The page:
Don’t rush to the nearest roadside ice candy cart for a pleasant respite from the scorching summer, as the outcome may be most unpleasant.
The daytime mercury, which does not look like it will budge below 40°C anytime soon, has brought to the fore allied health hazards such as stomach infections from affordable (read unbranded) ice candies, ice creams, kulfis and fruit syrups sold by vendors.
The district health department, which received a slew of complaints against the unhygienic roadside coolers, is mulling a random sampling drive in the city and implement the updated Food Safety and Standards Act 2012. The Jharkhand Cabinet passed the act in February 2012.
The timing seems right, as East Singhbhum district food inspector Krishna Prasad Singh and additional chief medical officer (ACMO) Swarn Singh will attend a three-day meet on this revised act in Namkum, Ranchi, from April 26 to 28.
State food controller T.P. Burnwal will preside over this meet that will see delegates from all 24 districts iron out their doubts on the provisions of the revised act.
“Yes, ACMOs and district food inspectors from 24 districts will attend the training slated for April 26-28 at the state reproductive and child health office in Namkum,” confirmed Burnwal.
He added that cases of stomach-related infections witnessed an abrupt rise in summer and monsoon.
“We will advise food inspectors and ACMOs to work in sync to implement the Act while sampling products. Complaints range from synthetic colours in ice candies and adulterated milk in ice creams and kulfis in Ranchi, Jamshedpur, Dhanbad and Bokaro,” Burnwal said.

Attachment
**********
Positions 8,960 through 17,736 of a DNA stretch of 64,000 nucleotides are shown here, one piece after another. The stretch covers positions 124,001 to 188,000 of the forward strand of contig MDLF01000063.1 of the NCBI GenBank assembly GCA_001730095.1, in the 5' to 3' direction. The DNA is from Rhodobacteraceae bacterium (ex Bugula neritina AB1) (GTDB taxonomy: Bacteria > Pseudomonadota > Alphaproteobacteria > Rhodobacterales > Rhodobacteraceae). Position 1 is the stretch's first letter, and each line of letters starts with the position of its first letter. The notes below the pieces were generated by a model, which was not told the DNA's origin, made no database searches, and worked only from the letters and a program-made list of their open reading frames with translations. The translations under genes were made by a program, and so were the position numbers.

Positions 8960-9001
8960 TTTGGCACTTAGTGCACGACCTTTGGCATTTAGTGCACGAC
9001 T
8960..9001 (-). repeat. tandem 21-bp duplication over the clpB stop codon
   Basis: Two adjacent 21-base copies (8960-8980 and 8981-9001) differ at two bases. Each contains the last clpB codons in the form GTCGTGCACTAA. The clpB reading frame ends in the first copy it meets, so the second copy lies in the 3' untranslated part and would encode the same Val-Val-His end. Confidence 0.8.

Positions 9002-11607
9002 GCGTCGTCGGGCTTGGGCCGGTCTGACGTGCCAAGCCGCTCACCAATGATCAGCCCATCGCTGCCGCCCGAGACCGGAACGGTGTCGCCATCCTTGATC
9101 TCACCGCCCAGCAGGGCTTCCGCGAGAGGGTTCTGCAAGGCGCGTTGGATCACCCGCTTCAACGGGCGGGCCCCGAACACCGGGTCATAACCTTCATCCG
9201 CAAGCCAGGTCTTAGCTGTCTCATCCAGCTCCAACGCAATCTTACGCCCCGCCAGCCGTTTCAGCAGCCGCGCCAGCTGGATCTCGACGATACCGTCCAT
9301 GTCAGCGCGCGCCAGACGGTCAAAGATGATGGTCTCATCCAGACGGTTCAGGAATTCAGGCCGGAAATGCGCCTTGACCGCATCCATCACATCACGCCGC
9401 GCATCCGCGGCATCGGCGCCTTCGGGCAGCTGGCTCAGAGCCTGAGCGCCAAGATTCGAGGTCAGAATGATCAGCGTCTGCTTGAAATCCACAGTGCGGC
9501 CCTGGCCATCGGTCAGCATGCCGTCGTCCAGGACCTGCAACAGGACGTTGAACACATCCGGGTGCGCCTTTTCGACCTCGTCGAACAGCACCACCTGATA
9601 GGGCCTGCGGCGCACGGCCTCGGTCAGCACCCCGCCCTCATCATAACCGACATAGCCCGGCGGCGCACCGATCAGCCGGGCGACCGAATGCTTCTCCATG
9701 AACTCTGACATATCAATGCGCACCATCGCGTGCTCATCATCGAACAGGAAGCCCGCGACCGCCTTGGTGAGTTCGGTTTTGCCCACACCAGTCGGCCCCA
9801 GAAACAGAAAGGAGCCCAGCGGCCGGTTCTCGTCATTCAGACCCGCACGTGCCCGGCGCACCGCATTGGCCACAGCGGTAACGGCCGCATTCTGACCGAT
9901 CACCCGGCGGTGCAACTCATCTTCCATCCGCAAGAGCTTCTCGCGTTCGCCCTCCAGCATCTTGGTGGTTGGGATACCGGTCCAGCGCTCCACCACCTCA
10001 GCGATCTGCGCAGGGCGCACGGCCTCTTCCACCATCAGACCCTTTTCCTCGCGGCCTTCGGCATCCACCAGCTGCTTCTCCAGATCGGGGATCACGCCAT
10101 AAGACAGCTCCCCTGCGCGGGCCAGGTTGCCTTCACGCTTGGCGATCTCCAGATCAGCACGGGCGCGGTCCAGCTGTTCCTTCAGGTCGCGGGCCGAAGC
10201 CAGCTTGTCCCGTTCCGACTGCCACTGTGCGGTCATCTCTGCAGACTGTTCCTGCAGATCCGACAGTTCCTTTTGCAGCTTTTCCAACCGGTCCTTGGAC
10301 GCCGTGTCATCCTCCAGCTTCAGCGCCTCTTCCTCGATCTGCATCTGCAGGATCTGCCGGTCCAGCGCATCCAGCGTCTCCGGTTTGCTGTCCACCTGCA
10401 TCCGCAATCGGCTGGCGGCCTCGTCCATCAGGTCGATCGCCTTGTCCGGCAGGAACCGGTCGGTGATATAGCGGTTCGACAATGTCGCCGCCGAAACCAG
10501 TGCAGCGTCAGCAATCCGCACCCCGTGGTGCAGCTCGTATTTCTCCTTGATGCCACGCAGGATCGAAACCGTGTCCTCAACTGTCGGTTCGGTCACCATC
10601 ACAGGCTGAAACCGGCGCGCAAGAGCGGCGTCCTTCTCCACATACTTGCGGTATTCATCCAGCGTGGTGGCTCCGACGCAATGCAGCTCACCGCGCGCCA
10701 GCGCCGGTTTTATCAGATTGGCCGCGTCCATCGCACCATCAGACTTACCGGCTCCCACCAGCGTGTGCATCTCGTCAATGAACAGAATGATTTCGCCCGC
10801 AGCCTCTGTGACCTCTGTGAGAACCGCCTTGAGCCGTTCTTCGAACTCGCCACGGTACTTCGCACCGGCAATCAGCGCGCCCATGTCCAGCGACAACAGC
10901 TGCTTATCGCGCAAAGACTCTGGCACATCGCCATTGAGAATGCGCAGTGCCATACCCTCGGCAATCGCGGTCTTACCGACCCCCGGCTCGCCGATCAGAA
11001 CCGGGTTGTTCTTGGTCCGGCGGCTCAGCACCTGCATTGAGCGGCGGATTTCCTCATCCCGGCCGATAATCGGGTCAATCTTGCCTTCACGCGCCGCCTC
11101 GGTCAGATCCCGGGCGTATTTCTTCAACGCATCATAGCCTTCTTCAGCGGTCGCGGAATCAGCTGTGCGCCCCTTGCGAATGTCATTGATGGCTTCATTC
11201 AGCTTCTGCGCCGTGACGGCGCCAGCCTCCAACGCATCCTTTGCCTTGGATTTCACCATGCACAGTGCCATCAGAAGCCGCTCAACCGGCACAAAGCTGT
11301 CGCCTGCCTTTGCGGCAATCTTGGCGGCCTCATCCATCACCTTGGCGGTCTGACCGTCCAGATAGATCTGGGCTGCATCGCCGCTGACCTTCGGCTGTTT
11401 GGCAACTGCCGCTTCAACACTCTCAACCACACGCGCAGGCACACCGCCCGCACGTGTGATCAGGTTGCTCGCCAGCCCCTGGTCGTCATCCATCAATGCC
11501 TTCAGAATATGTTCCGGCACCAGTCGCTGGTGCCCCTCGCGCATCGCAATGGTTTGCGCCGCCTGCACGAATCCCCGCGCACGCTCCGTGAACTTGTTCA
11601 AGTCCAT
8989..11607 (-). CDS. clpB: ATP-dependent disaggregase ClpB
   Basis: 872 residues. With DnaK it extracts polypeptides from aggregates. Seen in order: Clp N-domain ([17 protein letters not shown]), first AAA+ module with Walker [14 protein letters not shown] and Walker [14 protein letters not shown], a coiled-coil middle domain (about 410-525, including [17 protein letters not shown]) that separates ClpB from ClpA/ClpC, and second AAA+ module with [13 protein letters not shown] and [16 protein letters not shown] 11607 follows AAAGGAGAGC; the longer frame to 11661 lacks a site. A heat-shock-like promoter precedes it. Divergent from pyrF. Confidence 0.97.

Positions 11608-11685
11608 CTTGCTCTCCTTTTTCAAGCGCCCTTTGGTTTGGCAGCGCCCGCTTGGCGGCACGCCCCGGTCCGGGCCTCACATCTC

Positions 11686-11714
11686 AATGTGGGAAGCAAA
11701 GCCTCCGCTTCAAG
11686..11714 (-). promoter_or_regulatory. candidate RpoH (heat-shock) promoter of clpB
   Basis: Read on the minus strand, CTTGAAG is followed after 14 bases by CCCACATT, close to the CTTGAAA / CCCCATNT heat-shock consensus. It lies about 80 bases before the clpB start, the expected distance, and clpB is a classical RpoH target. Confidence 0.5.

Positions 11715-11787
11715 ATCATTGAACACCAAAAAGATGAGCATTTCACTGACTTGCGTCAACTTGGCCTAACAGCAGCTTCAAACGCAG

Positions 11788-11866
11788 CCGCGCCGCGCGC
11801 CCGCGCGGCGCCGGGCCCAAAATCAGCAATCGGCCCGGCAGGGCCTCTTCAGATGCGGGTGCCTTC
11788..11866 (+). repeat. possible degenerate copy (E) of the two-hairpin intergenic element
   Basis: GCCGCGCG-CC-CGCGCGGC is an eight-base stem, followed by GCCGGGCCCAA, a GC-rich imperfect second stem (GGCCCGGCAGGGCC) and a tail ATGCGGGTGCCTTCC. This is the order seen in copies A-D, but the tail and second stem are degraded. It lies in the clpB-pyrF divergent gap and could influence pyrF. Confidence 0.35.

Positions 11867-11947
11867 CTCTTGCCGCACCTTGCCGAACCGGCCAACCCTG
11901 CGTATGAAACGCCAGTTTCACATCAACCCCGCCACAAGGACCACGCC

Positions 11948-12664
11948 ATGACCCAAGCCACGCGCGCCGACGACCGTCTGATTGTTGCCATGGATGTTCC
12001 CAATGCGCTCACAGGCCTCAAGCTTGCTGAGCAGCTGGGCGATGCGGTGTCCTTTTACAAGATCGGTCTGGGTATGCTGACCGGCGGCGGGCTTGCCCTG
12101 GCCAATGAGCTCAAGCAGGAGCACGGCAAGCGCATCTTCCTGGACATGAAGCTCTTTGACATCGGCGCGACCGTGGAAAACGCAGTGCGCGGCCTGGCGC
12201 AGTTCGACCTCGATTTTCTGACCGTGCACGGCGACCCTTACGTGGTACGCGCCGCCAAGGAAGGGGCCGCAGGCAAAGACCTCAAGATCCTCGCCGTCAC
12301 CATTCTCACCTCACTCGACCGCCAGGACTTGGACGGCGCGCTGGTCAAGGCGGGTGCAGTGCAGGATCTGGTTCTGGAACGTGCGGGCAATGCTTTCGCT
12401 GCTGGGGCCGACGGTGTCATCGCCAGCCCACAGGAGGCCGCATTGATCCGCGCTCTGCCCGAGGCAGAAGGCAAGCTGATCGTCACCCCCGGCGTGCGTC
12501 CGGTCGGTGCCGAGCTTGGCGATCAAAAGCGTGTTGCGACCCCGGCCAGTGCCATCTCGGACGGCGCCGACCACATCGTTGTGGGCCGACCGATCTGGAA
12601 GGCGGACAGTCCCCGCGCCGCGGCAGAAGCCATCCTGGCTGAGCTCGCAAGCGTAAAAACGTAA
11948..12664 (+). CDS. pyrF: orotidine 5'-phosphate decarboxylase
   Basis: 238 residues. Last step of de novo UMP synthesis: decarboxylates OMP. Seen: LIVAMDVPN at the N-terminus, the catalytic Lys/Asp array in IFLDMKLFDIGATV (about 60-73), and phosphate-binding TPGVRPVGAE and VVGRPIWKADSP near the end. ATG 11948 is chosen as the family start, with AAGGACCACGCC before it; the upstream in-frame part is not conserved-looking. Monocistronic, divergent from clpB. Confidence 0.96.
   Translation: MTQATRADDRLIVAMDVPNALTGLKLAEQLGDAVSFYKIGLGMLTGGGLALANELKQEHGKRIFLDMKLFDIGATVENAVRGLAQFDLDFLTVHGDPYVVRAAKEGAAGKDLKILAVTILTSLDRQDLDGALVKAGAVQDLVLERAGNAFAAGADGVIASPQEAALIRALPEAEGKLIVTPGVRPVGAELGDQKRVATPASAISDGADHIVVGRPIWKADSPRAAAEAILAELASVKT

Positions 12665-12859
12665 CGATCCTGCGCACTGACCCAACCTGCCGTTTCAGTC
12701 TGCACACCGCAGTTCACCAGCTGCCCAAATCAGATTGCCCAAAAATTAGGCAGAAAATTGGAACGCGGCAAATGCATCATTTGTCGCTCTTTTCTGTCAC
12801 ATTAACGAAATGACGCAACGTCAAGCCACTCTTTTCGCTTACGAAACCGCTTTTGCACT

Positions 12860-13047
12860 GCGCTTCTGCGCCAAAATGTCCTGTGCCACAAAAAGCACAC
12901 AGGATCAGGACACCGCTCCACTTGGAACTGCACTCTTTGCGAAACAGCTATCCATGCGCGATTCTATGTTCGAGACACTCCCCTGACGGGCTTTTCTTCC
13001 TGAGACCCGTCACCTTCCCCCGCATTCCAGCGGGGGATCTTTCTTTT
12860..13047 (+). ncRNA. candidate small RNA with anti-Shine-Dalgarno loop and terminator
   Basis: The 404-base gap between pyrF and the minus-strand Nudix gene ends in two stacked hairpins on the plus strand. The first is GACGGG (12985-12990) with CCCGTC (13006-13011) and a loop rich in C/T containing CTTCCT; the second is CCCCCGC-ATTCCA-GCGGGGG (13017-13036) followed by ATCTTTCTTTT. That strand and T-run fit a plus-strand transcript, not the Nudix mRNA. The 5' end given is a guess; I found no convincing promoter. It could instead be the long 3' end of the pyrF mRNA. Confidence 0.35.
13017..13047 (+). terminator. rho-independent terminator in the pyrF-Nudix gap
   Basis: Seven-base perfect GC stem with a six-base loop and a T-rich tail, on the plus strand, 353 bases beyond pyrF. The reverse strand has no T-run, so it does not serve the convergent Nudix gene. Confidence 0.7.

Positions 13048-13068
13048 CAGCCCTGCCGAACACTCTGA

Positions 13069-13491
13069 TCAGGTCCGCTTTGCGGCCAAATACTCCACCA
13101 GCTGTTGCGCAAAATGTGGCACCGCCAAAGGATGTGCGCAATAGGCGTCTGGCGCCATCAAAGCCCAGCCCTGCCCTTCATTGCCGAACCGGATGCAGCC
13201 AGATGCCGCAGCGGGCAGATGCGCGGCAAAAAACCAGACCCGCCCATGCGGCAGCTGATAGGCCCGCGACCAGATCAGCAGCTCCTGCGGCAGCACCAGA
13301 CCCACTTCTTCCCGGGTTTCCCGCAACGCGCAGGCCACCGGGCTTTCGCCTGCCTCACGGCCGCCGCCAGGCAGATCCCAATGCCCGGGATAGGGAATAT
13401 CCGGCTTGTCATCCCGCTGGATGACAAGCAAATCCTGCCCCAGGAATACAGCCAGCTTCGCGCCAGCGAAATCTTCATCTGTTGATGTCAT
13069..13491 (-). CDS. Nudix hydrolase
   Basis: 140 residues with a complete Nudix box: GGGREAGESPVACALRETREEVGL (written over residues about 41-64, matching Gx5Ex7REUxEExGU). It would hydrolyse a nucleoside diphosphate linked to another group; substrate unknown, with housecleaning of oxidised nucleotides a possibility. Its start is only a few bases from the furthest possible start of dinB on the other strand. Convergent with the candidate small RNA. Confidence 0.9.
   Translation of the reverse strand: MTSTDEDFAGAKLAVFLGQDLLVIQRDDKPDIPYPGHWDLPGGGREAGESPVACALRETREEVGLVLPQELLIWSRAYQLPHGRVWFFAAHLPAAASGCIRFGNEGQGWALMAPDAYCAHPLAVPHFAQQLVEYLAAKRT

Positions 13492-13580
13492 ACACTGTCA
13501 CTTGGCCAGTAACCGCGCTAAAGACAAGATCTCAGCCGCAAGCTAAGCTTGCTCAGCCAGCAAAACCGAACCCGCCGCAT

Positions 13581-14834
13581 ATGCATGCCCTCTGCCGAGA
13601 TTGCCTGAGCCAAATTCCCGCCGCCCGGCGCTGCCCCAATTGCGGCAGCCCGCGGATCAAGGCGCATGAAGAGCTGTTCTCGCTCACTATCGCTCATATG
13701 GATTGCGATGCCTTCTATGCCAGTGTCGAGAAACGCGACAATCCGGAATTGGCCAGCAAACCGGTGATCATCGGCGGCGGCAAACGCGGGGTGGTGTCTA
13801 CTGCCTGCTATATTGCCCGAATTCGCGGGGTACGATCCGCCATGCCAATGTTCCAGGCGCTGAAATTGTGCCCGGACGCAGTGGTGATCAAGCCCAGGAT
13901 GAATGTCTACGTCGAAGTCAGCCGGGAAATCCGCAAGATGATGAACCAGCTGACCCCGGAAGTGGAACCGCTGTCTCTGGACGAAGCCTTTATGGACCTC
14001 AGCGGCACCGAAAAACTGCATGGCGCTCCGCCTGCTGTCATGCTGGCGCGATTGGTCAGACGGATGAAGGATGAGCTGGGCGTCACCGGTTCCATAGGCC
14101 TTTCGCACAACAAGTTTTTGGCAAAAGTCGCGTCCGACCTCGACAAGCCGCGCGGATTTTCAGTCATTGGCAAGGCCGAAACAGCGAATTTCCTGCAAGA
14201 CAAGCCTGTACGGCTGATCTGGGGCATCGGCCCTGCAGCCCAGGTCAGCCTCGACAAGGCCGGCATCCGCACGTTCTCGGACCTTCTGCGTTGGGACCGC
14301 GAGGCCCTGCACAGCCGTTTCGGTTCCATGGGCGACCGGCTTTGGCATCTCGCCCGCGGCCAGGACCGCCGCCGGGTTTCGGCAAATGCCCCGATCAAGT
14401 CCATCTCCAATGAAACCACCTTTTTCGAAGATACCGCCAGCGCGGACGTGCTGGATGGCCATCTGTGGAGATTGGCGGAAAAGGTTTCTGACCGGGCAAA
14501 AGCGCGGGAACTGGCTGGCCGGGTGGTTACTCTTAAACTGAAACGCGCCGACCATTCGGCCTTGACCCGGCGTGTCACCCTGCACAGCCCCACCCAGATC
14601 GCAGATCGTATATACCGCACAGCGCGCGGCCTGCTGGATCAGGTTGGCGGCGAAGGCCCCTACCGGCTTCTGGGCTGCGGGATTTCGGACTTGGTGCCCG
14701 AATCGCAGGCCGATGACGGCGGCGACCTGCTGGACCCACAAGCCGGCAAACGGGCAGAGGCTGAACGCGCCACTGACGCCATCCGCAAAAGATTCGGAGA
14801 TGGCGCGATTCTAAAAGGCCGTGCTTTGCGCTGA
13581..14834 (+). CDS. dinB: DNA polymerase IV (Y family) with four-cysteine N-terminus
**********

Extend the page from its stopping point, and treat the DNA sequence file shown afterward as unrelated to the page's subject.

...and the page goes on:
Synthetic additives that are not permissible pose serious problems, said K.N. Singh, associate professor in medicine, Mahatma Gandhi Memorial (MGM) Medical College and Hospital.
“They damage cells. Some develop allergies due to such chemicals. Gastritis is widespread. On an average, two or three cases of gastritis due to consumption of roadside ice creams, kulfis and candies are reported at MGM everyday,” the doctor said.
Once the East Singhbhum food inspector and ACMO return, raids on roadside kiosks will start.
“We are getting complaints about persons suffering from stomach infections after consuming roadside fruit syrups, ice creams and ice candies and will take proper action after knowing the exact parameters of the revised Act,” said Swarn Singh.
The “exact parameters” include the protocol during raids and random sample collection as well as the quantity of the edibles to be sent for tests at the Mineral Area Development Authority (Mada) laboratory, Dhanbad.
The food testing lab at Namkum will get operational “soon”, said Burnwal, but added that so far they were solely dependent on Mada.
Vendors near schools and colleges of the city also have authorities worried. “I have asked students not to eat from roadside vendors, but they do try out the unbranded ice creams. I am planning to depute guards at gates to stop this practice,” said Jamshedpur Women’s College principal Shukla Mohanty.